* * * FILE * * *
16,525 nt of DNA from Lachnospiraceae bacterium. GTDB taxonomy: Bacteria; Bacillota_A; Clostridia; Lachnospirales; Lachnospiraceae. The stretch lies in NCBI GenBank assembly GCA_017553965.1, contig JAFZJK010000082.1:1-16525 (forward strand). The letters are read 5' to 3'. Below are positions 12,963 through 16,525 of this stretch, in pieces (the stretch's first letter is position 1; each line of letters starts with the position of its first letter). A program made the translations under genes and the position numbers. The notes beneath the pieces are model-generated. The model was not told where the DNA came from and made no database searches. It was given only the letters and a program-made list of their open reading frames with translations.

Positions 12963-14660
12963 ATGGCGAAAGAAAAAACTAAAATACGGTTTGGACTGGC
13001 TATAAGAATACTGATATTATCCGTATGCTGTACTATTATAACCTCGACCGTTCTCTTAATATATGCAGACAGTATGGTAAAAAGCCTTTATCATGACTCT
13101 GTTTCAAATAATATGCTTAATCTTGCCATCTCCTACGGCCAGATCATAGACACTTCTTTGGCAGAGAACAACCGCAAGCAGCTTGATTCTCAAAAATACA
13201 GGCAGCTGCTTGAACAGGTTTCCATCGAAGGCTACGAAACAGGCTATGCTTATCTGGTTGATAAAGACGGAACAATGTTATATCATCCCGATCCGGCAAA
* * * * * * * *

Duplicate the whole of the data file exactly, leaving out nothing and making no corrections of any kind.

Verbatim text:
16,525 nt of DNA from Lachnospiraceae bacterium. GTDB taxonomy: Bacteria; Bacillota_A; Clostridia; Lachnospirales; Lachnospiraceae. The stretch lies in NCBI GenBank assembly GCA_017553965.1, contig JAFZJK010000082.1:1-16525 (forward strand). The letters are read 5' to 3'. Below are positions 12,963 through 16,525 of this stretch, in pieces (the stretch's first letter is position 1; each line of letters starts with the position of its first letter). A program made the translations under genes and the position numbers. The notes beneath the pieces are model-generated. The model was not told where the DNA came from and made no database searches. It was given only the letters and a program-made list of their open reading frames with translations.

Positions 12963-14660
12963 ATGGCGAAAGAAAAAACTAAAATACGGTTTGGACTGGC
13001 TATAAGAATACTGATATTATCCGTATGCTGTACTATTATAACCTCGACCGTTCTCTTAATATATGCAGACAGTATGGTAAAAAGCCTTTATCATGACTCT
13101 GTTTCAAATAATATGCTTAATCTTGCCATCTCCTACGGCCAGATCATAGACACTTCTTTGGCAGAGAACAACCGCAAGCAGCTTGATTCTCAAAAATACA
13201 GGCAGCTGCTTGAACAGGTTTCCATCGAAGGCTACGAAACAGGCTATGCTTATCTGGTTGATAAAGACGGAACAATGTTATATCATCCCGATCCGGCAAA